Actually...we can’t help you cheat death or skip taxes, but we can show you common e-learning mistakes so you can avoid them.
E-Learning Challenge #32
Show what we shouldn’t do? What is this, opposite day or something?
It’s kind of like like opposite day. If you’re like most course designers, you’ve learned more from your mistakes than you have your successes. And showcasing e-learning mistakes is what this week’s challenge is all about!
Challenge of the week
This week, your challenge is to design one or more slides featuring common course mistakes. Yes, mistakes. Unleash those pet peeves and visual nightmares. Don’t hold back. Amplify the mistakes. Let us feel the pain of bad e-learning.
There are quite a few ways you can approach this challenge. You can focus on visual design mistakes, usability and navigation mistakes, quizzing mistakes, or general online training mistakes you or “someone you know” has made.
There are two parts to this challenge:
- List the mistakes. Use the comments below to list the mistakes you’re highlighting.
- Show the mistakes. Design your slide using the mistakes you listed.
Please list the mistakes. Next week, you'll use your list to make fixes to your files!
You can use any program you like to build your bad e-learning examples.
Last week’s challenge
Before you unlearn everything you know in this week’s challenge, take a look at all the amazing work you and your fellow community workers have done recently:
- Patrick Gurczynski kicked off portfolio week with a sporty design featuring fast-paced animations and transitions.
- Lindsey Ball introduced herself to the community by sharing her interactive portfolio. Welcome again to E-Learning Heroes, Lindsey!
- Dan Sweigert soared through this week’s challenge to showcase his e-learning examples and expertise. Dan also produced the background audio used in his portfolio. Read more about Dan’s process and portfolio in this blog post.
- Dianne Hope shared her e-portfolio using a metro-themed design. You can read more about Dianne’s template on her blog. This one turned out really well, Dianne!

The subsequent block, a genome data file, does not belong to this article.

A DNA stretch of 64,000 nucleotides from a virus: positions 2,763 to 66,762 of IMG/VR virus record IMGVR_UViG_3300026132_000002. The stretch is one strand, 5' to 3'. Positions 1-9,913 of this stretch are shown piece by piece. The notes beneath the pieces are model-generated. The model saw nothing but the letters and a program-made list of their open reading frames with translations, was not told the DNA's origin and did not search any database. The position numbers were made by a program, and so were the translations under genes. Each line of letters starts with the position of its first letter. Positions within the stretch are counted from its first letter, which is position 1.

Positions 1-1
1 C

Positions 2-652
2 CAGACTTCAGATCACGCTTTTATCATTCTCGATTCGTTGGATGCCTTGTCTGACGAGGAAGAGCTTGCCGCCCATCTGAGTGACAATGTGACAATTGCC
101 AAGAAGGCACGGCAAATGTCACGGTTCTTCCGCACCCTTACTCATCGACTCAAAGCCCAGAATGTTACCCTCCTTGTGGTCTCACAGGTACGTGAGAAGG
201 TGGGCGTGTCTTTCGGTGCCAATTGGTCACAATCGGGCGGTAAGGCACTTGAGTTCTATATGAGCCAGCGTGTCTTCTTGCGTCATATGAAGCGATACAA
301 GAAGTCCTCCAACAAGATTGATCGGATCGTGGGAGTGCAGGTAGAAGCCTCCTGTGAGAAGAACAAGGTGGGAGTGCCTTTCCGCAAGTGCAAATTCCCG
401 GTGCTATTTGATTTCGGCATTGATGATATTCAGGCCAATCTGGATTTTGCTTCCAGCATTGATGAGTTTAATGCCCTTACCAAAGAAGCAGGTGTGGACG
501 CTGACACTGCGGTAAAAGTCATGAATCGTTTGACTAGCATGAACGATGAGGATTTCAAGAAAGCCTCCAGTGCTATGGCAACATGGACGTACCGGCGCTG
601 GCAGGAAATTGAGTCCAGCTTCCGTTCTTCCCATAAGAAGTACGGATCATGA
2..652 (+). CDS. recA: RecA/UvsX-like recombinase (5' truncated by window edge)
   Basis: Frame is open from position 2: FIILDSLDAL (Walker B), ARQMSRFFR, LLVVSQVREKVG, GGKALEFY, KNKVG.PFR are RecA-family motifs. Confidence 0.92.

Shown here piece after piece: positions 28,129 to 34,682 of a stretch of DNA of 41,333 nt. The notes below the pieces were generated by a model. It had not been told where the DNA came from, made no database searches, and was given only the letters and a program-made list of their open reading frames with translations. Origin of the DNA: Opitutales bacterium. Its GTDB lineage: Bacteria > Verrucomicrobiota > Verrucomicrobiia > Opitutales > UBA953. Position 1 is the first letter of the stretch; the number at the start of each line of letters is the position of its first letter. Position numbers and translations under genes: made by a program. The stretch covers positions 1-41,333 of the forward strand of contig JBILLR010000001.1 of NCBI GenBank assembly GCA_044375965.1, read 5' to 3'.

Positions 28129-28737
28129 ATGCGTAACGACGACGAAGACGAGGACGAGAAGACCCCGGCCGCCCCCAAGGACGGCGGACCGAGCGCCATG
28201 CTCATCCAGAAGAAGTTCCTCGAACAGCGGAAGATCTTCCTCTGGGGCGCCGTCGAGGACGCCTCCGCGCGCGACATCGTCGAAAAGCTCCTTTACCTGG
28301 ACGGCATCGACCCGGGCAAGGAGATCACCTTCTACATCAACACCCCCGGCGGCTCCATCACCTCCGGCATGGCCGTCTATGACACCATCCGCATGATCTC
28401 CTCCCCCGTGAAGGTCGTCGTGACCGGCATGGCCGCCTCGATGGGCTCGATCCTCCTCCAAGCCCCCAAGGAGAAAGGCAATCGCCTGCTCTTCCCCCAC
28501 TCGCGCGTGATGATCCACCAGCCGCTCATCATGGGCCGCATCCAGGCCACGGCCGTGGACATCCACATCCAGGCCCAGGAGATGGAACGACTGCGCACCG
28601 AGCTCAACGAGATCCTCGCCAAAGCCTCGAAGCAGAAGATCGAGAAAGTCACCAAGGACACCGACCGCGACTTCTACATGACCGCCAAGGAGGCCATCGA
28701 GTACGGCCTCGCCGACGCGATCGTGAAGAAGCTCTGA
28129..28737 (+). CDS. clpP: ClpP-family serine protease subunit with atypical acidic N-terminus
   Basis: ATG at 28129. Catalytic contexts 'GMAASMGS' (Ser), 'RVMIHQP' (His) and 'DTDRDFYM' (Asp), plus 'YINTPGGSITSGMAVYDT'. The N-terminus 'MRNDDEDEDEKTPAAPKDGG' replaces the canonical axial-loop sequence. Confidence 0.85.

- Donna Carson jumped into her first challenge with a desktop-themed, click-and-explore interaction. This type of design always works well for interactive resumes because designers can easily add new portfolio projects to the existing design. Well done, Donna!
- Jackie Van Nice shared a theatrical resume inspired by classic movie posters and spy thrillers. You’ll definitely want to read all about this one and how it came together.
- Zara Ogden shared her interactive resume featuring a creative layout combined with interactive objects showcasing her experience.
- Jerson Campos shared his interactive resume that features a timeline and interactive objects highlighting his e-learning experience.
- PS Wong jumped into the community to share this quick example she worked on in a recent workshop. Great start, PS! Looking forward to seeing you around the community.
- Allison Nederveld shared her visual resume featuring an elegant flat design to showcase her skills and experience. Allison generously shared a template version of her resume that you can download and use for your own projects. Learn more about the template and how to edit it for your own needs.
- Nancy Woinoski has a lot going on in her interactive portfolio. You’ll definitely want to see this project! Great job, Nancy!
- Laura Payette brings a lot to the table in this creative resume that features an interactive timeline, click-and-reveals, and more.
- Jeff Kortenbosch shared a creative concept using Articulate Replay combined with text captions.
- Nicholas Sargent shared his mobile-friendly portfolio that features video summaries and highlights of his e-learning skills and experience. Thanks for sharing, Nicholas!
More about the e-learning challenges:
The weekly challenges are ongoing opportunities to learn, share, and build your e-learning portfolios. You can jump into any or all of the previous challenges anytime you want. We’ll feature your work and provide feedback if you request it.
Wishing you the baddest week ever, E-Learning Heroes!
Even if you’re using a trial version of Studio ’13 or Storyline, you can absolutely publish your challenge files. Just sign up for a fully functional, free 30-day trial, and have at it. And remember to post your questions and comments in the forums; we're here to help. For more e-learning tips, examples, and downloads, follow us on Twitter.